When you consider the mindset of people in that situation it's not unreasonable to assume that naval commanders would see AI's as 'unsporting' and the enlisted crewmen would see using AI weaponry as somehow cowardly or lacking. If interstellar warfare were suitably codified and regulated (in order to avoid the kind of all out warfare that wasted the resources of the once great Terran Federation) then AI gunnery could even be banned under the rules of honourable combat, reserved for only the worst of the brigands and thieves. In that kind of situation the only people with AI systems tied into their gunnery can be considered pirates.

"And they deserve their treatment at the hands of Her Immortal Majesties Imperial Navy, the abominable blaggards!"

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  • $\begingroup$ "Why not a social constraint?" Because it doesn't apply to zealots. If for some reason there's a faction of humans whose mindset is "all heathens must die", they won't care about societal/diplomatic standards. Also, factions like SetDef from Infinite Warfare could pop up. I want using human gunners to be an unbreakable need that directly ties to the military. Also, "using AI weaponry would be cowardly or lacking": hence my constraint in the question that my humans are "reasonable" and don't let semantics sway their decision. $\endgroup$ – Drew Dec 20 '16 at 17:39
  • $\begingroup$ @Drew: Your protagonists personal views on honour aren't a matter of semantics, but I can see your point. On the other hand if the zealots break the rules and Every. Other. Faction. turns on them then their mild advantage in using AI guns will be wiped out by sheer economic advantage. If you're insistent on it being a need rather than a preference I'd suggest making that clear in an addendum to your question. $\endgroup$ – Joe Bloggs Dec 20 '16 at 20:24
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Overpowered EMPs might be so easy to generate and target that the only way for any complex computer to survive in combat is to lock down before the first enemy comes within range. I'm imagining a scenario like the EMP from The Matrix but able to fire repeatedly leaving the two sides to slug it out in low tech.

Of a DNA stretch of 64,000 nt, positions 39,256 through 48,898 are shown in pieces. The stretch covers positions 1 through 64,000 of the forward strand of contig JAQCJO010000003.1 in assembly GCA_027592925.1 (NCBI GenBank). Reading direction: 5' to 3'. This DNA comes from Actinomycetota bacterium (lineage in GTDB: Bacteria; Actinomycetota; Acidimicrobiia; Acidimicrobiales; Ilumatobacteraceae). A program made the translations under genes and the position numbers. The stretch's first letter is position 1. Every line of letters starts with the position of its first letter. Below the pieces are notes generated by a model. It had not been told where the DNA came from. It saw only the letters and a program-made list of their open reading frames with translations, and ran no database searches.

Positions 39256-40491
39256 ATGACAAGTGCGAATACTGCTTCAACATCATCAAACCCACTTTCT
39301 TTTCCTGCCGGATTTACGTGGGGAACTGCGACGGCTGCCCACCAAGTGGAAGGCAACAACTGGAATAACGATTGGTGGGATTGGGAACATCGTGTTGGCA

Since you couldn't predict when an enemy might generate a pulse, you'd have to turn off all electricity supplying advanced circuitry and physically grounding hundreds of points on ever circuit board so no runs are long enough to induct a charge.

Combat would be down to humans and extremely simple electronics.

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UGC. Universal Gunner Chip. A top tech biological compatible implant all gunners have. Amplifies effectiveness of the gunner by reducing time needed for classical sensory information to reach gunner mind (see the target) and physical dexterity required to apply a reaction (aim and fire). The gunner is located at a safe position and puts on a helmet that is plugged to the chip. The gunner has access to all ship sensors everywhere including standard vision cameras. Whatever information the ship acquires is also available to the gunner. Zoom at targets, target info like distance, velocity and trajectory as well as assistant targeting and more; are all available. The gunner does not 'click' anything. He chooses actions just by thinking them. Think a target yours: Done. Think a line of fire: Done. Fire: Done. Think all those fast: Done done done. Gunner does not even know which battery is using! Does it matter;

Since you have AI tech, i found it minimal to have bio-tech implant to do that job faster than we can imagine, removing all those 'human' handicaps. Today, we have tech that e.g. is an exoskeleton plugged into person neural system and moves by person thinking! For people that cannot move anything bellow neck, not even fingers! But we do not have true AI!

This implant will make human gunners at least equal if not better to your combat AI. Imagine it as a university degree or a specialized certification. There is no gunner without the chip. Ant is is universal - plugs to any ship!

For costs now, you can balance it with upgrades. AI needs money to be used, like subscription, or one large payoff and then pay upgrades you need.

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You could go down the Legend of the Galactic Heroes path, where electronics and AI can just be jammed, along with all electronic communications and they just don't work. But it's rather a hand wavy explanation that doesn't make all that much sense realistically. But if realism isn't something you worry about ,you could certainly just give an explanation of jammers and still have a logically coherent story with it's own interesting implications.

What happens when someone does successfully counter the jammers?

Using computers only when not in contact with the enemy and have them make battle plans that humans must then follow.

I'd say not focusing on realism and having plot convenient mechanics in your world may certainly put off some people, but Star Wars is a prime example , many just don't care, as long as you are internally consistent. (For example: The ship ramming in the Last Jedi does break a lot of in universe rules and that did rub people the wrong way )

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I am not an expert on this, but here are my thoughts.